Skip to content

How Families Can Afford to Travel (Without a Trust Fund)

March 01, 2019
8 min read
This post contains references to products from one or more of our advertisers. We may receive compensation when you click on links to those products. Terms apply to the offers listed on this page. For an explanation of our Advertising Policy, visit this page.

Update: Some offers mentioned below are no longer available. View the current offers here.

Our family of four manages to travel together five to six times a year. Last year this included trips to Costa Rica, Chicago, Hawaii, Fort Myers and Sanibel Island, Kenya, and a Southwest RV road trip. When most people hear about these adventures, they assume we're rich. However, as a middle-class family without a trust fund to lean on, that is far from the truth. Here are seven ways we can afford to travel without a trust fund -- and how your family can, too.

Our family enjoying the Willis Tower Skydeck in Chicago.

1. Have a Dedicated Vacation Savings Account

What’s that phrase, “If you don’t see it, you won’t miss it”? We have an agreed upon amount of money that goes directly into our vacation savings account each month. Having that separation from your regular savings account or checking account makes a huge difference. You’ll always know what you can and cannot afford when it comes to travel based on what you have in this account or how much will be in there when your trip arrives.

2. Be Willing to Sacrifice and Have Strict Budgets

Let's be real: A dedicated vacation savings account means nothing if you don't have the funds to deposit into it. Frequent travel as a middle-class family takes a lot of sacrifice. Since we prioritize travel, we made significant changes to our lifestyle to have the money to put into our dedicated vacation savings account. Our family decided to give up cable, limit our eating out budget to $100/month, use Groupon to purchase fun things for us to do as a family and more. You know your budget better than anyone, as well as what you’re willing to give up. Whether that’s your daily Starbucks coffee, designer clothing, hair and nail appointments, or watching movies in the theater versus Netflix, you'll need to decide what works best for you.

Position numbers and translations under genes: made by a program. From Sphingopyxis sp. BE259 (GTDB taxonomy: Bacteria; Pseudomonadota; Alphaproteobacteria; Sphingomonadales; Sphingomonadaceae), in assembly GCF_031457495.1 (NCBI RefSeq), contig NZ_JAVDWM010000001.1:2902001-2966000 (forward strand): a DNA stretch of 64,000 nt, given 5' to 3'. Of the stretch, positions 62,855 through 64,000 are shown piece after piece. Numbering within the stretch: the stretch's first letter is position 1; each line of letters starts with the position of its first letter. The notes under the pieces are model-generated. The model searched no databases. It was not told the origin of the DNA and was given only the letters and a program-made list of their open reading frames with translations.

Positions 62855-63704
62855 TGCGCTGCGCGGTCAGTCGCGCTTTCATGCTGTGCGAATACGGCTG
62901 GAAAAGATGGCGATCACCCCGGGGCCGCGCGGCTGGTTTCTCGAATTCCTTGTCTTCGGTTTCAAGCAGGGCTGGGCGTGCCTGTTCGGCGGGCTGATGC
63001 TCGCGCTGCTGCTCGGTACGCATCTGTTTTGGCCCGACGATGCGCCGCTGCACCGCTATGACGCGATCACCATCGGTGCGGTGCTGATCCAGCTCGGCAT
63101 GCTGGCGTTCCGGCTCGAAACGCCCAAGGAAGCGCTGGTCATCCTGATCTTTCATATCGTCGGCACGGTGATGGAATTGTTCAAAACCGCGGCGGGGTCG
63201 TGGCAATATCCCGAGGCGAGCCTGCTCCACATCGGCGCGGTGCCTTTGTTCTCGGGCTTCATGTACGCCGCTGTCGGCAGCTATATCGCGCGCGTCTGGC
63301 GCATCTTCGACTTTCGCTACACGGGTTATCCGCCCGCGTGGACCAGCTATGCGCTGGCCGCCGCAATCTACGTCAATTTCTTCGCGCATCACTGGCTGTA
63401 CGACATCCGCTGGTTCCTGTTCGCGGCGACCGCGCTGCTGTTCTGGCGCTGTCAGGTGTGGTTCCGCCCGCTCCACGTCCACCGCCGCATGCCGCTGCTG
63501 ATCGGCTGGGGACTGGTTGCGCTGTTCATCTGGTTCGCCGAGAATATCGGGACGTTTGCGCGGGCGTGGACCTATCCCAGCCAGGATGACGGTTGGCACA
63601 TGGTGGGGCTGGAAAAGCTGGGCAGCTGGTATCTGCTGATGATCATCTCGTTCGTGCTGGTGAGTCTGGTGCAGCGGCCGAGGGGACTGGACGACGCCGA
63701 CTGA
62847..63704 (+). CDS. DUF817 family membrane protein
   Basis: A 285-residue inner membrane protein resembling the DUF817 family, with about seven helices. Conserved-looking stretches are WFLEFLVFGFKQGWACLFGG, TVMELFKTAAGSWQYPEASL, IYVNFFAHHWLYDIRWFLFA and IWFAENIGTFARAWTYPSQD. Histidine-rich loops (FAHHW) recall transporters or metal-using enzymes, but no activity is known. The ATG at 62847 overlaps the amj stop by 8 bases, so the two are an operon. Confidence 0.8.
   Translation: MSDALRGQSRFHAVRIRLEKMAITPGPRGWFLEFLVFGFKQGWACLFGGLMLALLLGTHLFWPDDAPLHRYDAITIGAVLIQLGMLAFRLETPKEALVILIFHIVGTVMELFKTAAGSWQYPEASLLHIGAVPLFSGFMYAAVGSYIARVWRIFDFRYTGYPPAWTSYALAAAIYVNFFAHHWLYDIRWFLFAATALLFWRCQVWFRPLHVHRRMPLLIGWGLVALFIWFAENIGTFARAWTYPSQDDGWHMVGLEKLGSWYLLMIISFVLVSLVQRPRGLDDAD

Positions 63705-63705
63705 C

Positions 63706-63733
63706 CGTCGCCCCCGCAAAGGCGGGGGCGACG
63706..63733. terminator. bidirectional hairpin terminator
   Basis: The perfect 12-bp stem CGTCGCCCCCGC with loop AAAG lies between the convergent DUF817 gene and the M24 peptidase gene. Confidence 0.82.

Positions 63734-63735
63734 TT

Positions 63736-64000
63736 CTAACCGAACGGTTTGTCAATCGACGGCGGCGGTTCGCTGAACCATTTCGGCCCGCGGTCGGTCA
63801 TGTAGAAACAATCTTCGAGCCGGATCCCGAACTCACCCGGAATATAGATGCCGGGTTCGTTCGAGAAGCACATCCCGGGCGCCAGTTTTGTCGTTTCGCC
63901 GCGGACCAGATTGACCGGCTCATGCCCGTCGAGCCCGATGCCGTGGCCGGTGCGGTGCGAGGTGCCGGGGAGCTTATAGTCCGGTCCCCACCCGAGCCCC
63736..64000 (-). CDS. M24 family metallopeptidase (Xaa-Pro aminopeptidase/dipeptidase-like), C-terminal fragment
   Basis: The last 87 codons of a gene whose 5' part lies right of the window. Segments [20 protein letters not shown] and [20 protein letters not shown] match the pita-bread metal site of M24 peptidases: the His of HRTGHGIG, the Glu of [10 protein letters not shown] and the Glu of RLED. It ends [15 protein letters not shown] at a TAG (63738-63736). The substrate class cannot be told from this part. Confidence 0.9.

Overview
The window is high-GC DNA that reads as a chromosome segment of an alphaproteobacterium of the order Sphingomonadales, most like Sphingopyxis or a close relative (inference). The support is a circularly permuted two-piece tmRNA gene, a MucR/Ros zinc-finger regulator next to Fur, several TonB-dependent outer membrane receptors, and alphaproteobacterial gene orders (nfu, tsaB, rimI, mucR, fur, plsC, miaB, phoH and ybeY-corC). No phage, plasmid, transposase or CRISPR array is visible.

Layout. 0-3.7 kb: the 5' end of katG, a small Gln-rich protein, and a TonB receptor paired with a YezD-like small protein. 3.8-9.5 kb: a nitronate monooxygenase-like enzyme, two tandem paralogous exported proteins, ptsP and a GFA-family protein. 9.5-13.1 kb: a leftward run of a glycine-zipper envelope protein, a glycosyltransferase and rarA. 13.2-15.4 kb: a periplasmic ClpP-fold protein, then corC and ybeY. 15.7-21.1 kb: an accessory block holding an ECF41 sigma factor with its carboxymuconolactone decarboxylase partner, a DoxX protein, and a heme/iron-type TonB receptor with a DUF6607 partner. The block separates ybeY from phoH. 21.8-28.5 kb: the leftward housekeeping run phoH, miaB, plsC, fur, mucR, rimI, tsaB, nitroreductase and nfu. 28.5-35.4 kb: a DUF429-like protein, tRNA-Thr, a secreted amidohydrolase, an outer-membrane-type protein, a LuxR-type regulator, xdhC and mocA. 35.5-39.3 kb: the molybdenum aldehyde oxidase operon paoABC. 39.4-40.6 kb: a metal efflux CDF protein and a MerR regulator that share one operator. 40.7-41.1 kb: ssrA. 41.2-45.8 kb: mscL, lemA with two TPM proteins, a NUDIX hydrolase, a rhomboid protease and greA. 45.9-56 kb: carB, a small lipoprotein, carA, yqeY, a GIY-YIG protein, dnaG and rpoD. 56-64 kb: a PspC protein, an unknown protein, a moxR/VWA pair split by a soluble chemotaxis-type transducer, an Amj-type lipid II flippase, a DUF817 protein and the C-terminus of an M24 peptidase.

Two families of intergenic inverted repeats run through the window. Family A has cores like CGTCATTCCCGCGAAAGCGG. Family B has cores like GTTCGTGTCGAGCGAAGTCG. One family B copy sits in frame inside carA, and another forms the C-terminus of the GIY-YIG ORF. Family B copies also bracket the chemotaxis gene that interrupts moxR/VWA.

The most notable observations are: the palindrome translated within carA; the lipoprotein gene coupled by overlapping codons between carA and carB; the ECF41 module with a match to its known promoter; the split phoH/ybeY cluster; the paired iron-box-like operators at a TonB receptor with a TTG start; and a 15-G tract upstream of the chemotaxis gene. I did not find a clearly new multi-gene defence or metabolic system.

3. Use Credit Card Bonuses and Miles for Flights and Hotels

At least one of our trips each year is covered directly by miles earned from credit card sign-up bonuses. When the Chase Sapphire Reserve first came out years ago, we were able to get 100,000 bonus points, which equaled to $1,500 in travel. (TPG currently values Chase Ultimate Rewards points at 2 cents, or $2,000 if you utilize transfer partners.) (The card is currently offering 60,000 bonus points after you spend $4,000 in the first three months from account opening.). We coupled that with a flight deal and were able to cover all four of our plane tickets to Thailand plus two nights of hotel accommodations with that one bonus. Many credit cards have a minimum spend of $1,000 to $3,000 in the first 90 days, which is easy to meet as a family of four. To meet the minimum spend, we put our gas, groceries, day care and other expenses on the card and pay it off in full before the month ends.

While we do make exceptions when it is really worth it (like the Sapphire Reserve), usually we prefer credit cards without an annual fee to avoid any additional expenses. Whenever we do get a card with an annual fee, because the bonus is just too good to pass up, we often downgrade the card to a no annual fee option after we’ve used our miles and before paying the fee at the first anniversary. This way, there is no negative impact on our credit, as opposed to canceling the card outright.

We used miles from a sign-up bonus to fly to Thailand.

Here are some current card offers that currently have welcome bonuses of 100,000 points and up!

4. Be Flexible With Travel Dates and Destinations

Instead of choosing where you want to travel with specific dates, be flexible. Our family travels strictly based on flight deals. So instead of saying we’re going to Amsterdam in June, we see what deals are available in June and book those instead, or look for the cheapest time to travel to Amsterdam if we are set on a destination.

Traveling this way has saved us a lot of money. We’ve purchased round-trip tickets to Denver for $60, Brazil for $314 and Aruba for $175 -- just by allowing flight deals to dictate when or where we travel. There are flight deals throughout the year, so even if you have school-aged kids and don’t want them to miss school, you’ll have plenty of options. In August 2017, we flew to Amsterdam for $200 round-trip each, thanks to a $400 flight deal on Delta coupled with using some miles to reduce the cost.

Sign up for our daily newsletter